One of a series on dilemmas facing major league teams this winter.
It wasn’t supposed to happen like this. The Red Sox were going to easily eclipse the 100-win mark and make their way through the playoffs. The only question seemed to be whether they would be able to beat the Phillies in the Fall Classic. Yet it didn’t pan out. Instead of the words, “World Series Champions” being uttered in Boston, the phrase “chicken and beer” became the center of attention. So where do they go from here?
Well, despite how poorly the Sox ended their 2011 campaign, they were still the best team in the American League from May through August. They still scored the most runs in the majors for the entire season and also led the league in wOBA, slugging percentage, and on-base percentage.
So even with all the chaos that has ensued, they are still a very talented ball club that is very capable of doing big things next year. Another reason why things will not change too drastically is that Ben Cherington, Theo Epstein’s replacement as general manager, came from within the organization and will more than likely conduct things similarly. The team has the key pieces to succeed, but there are just a few minor things that Cherington has to tweak this offseason to push the Sox over the edge.
First, the team must hire a new manager. The Red Sox have spent the last few weeks interviewing plenty of candidates and they need to come to a decision rather soon. This will allow them to move on more efficiently because everyone will be on board with every move going forward.
As awful as the starting rotation looked down the stretch, it shouldn’t be too much of an issue going forward. Josh Beckett and Jon Lester are solid to start with, and they will get a healthy Clay Buchholz back to start the season. The one problem with this picture, and the problem they ran into in September. is depth. After this, they don’t have many options. John Lackey will be on the shelf for the entire season and Daisuke Matsuzaka won’t return to the team until the middle of the season.
One logical move would be to go after Mark Buehrle. The southpaw has logged at least 200 innings in every season since 2001 and has pitched with the White Sox for his entire career, which means there will be no adjustment period in switching leagues. Sure his strikeout numbers are a little low, but as a middle-of-the-rotation guy, he would be a good fit. A three-year deal worth somewhere around $40 million would probably be enough to get it done, but with his strong ties to Chicago, the Red Sox may have to overpay to land him. Re-signing Tim Wakefield is an option also. The knuckleballer has showed signs of wanting to come back and he wouldn’t be bad as a No. 5 starter.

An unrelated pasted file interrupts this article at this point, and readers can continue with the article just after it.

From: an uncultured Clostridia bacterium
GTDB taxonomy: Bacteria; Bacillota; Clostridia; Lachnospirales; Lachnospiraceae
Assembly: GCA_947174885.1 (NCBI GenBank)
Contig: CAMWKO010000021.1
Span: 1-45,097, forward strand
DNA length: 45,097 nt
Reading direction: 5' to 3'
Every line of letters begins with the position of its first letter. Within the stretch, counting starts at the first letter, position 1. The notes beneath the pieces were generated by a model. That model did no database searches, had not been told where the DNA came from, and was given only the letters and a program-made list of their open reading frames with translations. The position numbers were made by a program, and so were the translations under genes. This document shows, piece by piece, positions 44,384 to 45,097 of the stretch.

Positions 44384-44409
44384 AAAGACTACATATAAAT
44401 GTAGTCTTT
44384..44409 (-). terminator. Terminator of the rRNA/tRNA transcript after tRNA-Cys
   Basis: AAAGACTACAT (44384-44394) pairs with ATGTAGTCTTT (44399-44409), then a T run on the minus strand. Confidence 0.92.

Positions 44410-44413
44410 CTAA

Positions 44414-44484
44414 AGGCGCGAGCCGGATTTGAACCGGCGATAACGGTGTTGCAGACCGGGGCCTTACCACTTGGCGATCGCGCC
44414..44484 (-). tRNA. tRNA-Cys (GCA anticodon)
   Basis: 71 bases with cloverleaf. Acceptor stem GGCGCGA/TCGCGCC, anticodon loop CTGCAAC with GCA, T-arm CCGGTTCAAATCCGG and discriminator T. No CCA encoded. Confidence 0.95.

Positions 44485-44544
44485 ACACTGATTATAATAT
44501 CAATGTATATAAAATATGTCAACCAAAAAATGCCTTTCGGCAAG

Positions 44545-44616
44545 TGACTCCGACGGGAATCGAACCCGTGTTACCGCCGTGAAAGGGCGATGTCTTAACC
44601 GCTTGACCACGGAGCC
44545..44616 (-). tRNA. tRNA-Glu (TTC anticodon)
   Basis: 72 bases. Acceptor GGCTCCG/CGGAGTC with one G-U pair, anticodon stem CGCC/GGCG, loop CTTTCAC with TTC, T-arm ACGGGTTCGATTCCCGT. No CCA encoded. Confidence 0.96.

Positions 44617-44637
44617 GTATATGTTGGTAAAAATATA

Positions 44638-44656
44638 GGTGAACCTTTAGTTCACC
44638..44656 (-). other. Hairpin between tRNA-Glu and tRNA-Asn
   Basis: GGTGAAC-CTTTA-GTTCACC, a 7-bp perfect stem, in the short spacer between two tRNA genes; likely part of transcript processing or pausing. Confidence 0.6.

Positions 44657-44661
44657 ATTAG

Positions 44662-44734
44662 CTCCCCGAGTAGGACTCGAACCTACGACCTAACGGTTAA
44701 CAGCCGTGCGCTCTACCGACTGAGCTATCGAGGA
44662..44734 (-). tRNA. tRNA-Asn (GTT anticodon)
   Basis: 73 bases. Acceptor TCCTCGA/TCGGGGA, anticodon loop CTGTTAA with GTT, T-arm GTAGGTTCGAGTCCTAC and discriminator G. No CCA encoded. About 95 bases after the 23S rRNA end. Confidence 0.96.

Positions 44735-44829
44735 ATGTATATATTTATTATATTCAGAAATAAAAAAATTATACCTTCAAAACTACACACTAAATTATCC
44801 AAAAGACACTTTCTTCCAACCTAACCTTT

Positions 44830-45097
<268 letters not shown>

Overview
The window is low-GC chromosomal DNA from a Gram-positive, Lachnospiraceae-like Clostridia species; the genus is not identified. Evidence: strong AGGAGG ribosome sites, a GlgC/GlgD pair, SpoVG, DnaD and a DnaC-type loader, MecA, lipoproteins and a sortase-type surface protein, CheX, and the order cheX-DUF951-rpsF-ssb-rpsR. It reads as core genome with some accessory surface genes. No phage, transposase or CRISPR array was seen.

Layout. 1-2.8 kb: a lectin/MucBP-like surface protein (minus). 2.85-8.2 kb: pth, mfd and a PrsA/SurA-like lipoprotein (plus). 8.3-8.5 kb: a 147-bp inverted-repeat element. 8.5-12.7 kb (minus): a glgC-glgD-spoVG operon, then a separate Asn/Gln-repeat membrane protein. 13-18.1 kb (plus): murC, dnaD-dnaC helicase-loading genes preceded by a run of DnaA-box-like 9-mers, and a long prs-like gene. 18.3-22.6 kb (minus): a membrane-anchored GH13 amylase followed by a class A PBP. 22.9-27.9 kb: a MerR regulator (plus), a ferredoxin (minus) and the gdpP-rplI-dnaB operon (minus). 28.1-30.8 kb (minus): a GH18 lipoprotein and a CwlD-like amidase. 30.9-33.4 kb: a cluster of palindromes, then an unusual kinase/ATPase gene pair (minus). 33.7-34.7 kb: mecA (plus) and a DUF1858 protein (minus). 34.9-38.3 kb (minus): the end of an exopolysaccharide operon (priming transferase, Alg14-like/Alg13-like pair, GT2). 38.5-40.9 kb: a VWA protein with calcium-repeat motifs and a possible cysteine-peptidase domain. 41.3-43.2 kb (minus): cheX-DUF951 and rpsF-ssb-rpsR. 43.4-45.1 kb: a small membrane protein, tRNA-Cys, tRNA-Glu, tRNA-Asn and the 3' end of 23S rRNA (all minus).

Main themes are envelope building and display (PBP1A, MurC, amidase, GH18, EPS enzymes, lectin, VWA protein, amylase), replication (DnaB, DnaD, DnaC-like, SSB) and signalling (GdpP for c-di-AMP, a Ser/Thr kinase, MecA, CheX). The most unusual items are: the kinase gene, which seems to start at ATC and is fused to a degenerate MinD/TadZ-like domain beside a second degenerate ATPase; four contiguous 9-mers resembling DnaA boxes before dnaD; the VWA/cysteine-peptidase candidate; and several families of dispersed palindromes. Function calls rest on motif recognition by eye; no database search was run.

After that, they should try to sign some guys to low-risk deals. Bartolo Colon is one name that comes to mind. He had a very good season for the Yankees in 2011 and although he fell off toward the end of the year, he is worth at least a look. There are many other pitchers on the market who could contribute a little bit on a small deal. The point is to build up some type of depth whether it is in long relief or at the Triple-A level with minor league contracts. When and if the injury bug strikes again—as it has the past two seasons—the Red Sox are better equipped to fight through it. The front end of the rotation is strong enough to support a weaker back half as long as they eat innings and keep the team in games.
The next place to fix is the bullpen. Jonathan Papelbon just signed a nice four-year deal with the Phillies, which leaves the Sox with a giant hole back there. Daniel Bard is good, but he can’t pitch in every game. The two biggest names on the closer market are Heath Bell and Ryan Madson, one of whom will probably be with Boston by the time spring training rolls around. The pen is a mess right now and a good closer isn’t a bad place to start. After that, Bard will be the set up man and then Alfredo Aceves will probably wind up in the middle relief. The team wants him to report to camp prepared to start, but I think that’s mostly to keep options open and keep his value up.
Franklin Morales and Bobby Jenks will also have roles in middle relief. Boston fans can’t expect much worse from Jenks, who was ineffective and also spent a great deal of time on the disabled list. Matt Albers is also arbitration-eligible and although MLB Trade Rumors has him listed as a non-tender candidate, I think Boston will offer him something just to get another somewhat trusted arm back there. We already saw the Red Sox decline Dan Wheeler’s option though, so you never know.
Even though the offense didn’t do much in the last month and a half of the season, it was still very productive and there’s not much the Red Sox can do. They have exercised Marco Scutaro’s option, which will make him the starting shortstop and move the injury-prone Jed Lowrie to the bench. After that, they will probably re-sign David Ortiz to be the designated hitter after another very good year. Kevin Youkilis will be healthy and return to the lineup, which should be a helpful presence in the middle of the order. So basically everything will stay the same for the most part.
With Papelbon and J.D. Drew coming off the books, they should have some money to play with, although after arbitration that extra cash could be diminished. It’s going to be interesting to see what Cherington does in his first winter in charge. Don’t expect anything too big because the Red Sox already have the pieces in place to win. They need just a few more surrounding players and a little more depth.